There is a very real and obvious threat for landlords here, and that is the financial cost of upgrading non-compliant buildings. There is also the potential risk of loss of income if a property cannot be rented out because it is sub-standard.

What measures should landlord be taking to address MEES?

The important things that landlords can do are:

  • understand their existing leases; or, if a new lease is intended, consider how MEES should be dealt with in that lease. There are important issues here around rights of access to do MEES work, who pays for works required to make a property MEES compliant, how lease term and break dates work within the required MEES timetable, and what standard should a property be handed back to;
  • check whether the property and/or tenancy falls within the MEES regulations; and
  • check whether the EPC rating for the property is correct and, if it is sub-standard, establish whether any exemptions apply.

What about opportunities presented by the MEES regulations?

  • the MEES regulations provide a great opportunity for landlords to engage with tenants to put in place lease arrangements fully recognising that the cost of energy improvements goes hand-in-hand with savings on utility bills, with these savings being divided on an equitable basis; and
  • with the amount of back-log maintenance, refitting and refurbishment of the primary care estate that is now required, there is an ideal opportunity to explore whether energy efficiency improvements could be carried out as part of that work to avoid future MEES issues or even to increase the potential value of the property.

What are the consequences of not complying with MEES?

Whether there are opportunities from the regulations or not, it is important to note that there are significant civil penalties for non-compliance. The penalty depends upon the rateable value of the property and the length of non-compliance (but can be up to £150,000 for non-domestic property). There is also the adverse publicity that would arise from the public “naming and shaming” of non-compliant landlords.

It is important also to bear in mind that the standard will almost certainly go up. The Government’s stated aim is for the built environment to contribute more towards our carbon reduction targets. Whilst the minimum standard is currently an E rating, how long will it be before that becomes a D (or even higher) rating?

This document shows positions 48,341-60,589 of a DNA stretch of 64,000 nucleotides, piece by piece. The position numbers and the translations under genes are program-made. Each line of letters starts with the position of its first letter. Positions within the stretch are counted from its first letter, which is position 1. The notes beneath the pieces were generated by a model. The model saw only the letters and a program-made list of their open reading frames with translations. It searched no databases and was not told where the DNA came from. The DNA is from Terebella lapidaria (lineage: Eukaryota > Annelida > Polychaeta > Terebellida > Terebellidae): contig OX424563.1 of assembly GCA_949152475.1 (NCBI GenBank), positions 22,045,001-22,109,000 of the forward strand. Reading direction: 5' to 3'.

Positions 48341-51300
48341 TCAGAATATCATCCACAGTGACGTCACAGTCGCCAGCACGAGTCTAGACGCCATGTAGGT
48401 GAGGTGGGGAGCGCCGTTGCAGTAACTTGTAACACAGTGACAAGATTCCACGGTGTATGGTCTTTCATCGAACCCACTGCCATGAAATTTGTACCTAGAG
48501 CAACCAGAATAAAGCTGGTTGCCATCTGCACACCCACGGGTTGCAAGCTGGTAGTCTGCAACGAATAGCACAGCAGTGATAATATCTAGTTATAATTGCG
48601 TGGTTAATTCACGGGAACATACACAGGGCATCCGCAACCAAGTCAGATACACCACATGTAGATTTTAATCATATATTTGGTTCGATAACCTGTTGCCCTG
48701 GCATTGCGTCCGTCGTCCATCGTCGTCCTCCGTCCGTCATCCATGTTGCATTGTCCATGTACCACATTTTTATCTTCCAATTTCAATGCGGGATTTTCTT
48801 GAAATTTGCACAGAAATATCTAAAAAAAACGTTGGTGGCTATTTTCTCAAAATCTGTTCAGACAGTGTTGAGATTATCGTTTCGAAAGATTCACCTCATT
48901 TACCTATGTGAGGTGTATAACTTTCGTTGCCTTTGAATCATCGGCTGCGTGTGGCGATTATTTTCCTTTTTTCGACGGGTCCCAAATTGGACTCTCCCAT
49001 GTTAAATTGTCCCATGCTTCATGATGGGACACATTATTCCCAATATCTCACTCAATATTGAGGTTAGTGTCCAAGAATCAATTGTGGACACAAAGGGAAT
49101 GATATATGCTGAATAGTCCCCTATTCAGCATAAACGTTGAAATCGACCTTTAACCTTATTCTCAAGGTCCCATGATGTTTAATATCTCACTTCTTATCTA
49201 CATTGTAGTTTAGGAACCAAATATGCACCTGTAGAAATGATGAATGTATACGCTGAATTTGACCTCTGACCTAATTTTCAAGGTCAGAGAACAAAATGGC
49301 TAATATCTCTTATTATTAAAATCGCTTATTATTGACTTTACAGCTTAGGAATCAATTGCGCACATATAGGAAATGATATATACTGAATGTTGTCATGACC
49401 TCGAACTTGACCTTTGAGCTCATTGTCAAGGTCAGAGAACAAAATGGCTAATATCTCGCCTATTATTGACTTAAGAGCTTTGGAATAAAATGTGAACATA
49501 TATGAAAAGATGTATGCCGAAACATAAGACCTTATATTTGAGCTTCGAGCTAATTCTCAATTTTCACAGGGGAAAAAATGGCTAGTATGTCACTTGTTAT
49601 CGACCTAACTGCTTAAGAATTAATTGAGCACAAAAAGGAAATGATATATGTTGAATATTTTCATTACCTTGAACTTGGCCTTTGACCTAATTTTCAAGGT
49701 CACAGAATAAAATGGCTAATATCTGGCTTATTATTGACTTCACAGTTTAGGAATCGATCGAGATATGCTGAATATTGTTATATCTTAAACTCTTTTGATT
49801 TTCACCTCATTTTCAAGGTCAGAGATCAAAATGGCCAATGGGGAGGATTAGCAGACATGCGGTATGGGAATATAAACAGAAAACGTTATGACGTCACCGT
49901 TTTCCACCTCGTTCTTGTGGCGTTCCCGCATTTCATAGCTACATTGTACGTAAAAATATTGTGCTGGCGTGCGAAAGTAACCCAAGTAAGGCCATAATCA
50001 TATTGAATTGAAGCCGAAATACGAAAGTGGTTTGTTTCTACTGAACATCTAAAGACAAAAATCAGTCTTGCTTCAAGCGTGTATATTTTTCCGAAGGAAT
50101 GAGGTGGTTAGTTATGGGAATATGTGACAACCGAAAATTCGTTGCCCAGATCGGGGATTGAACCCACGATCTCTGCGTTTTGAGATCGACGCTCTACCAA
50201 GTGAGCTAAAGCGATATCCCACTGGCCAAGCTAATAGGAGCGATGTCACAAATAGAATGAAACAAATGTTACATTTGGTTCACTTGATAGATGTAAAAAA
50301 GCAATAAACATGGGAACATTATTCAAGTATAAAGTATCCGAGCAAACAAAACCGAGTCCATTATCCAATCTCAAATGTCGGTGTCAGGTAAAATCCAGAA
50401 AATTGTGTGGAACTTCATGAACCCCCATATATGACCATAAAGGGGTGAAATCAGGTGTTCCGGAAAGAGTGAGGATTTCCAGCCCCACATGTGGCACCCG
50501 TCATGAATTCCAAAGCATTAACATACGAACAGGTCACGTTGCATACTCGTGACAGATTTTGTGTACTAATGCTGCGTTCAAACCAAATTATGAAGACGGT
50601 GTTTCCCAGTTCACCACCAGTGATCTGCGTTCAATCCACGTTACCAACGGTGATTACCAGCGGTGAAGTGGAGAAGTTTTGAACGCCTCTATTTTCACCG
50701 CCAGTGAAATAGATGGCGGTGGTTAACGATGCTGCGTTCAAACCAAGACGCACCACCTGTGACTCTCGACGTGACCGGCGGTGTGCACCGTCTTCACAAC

Energy efficiency and the NHS’ sustainable development agenda

Finally, it is worth considering energy efficiency as an integral and vital part of the NHS’ sustainable development agenda. The NHS Sustainable Health and Care Campaign has been established to promote sustainability across the NHS to “improve the health and wellbeing of patients, staff and communities, save money for services and protect the environment and its resources for future generations.”

This campaign recently highlighted the work that is being done by many trusts to make considerable savings by developing low-carbon measures. There are significant gains to be made from this and the primary care estate has its part to play and can reap the potential rewards.

The MEES regulations have unfortunately caused a lot of misconceptions to float around the property world. It is the case that the regulations are lengthy and there is a lot of guidance to accompany them. As a result it can often be tricky to determine whether and how the MEES regulations apply in any given set of circumstances, particularly as there is significant interplay between the MEES regulations and the EPC regulations.

Contact us

Stewart Gregory is a Partner in Rix & Kay’s Commercial Property Team based in Brighton. With 20 years’ experience of providing property advice to GPs and the healthcare sector, he has a detailed understanding of the complexities and challenges facing the primary care estate.

For more information email stewartgregory@rixandkay.co.uk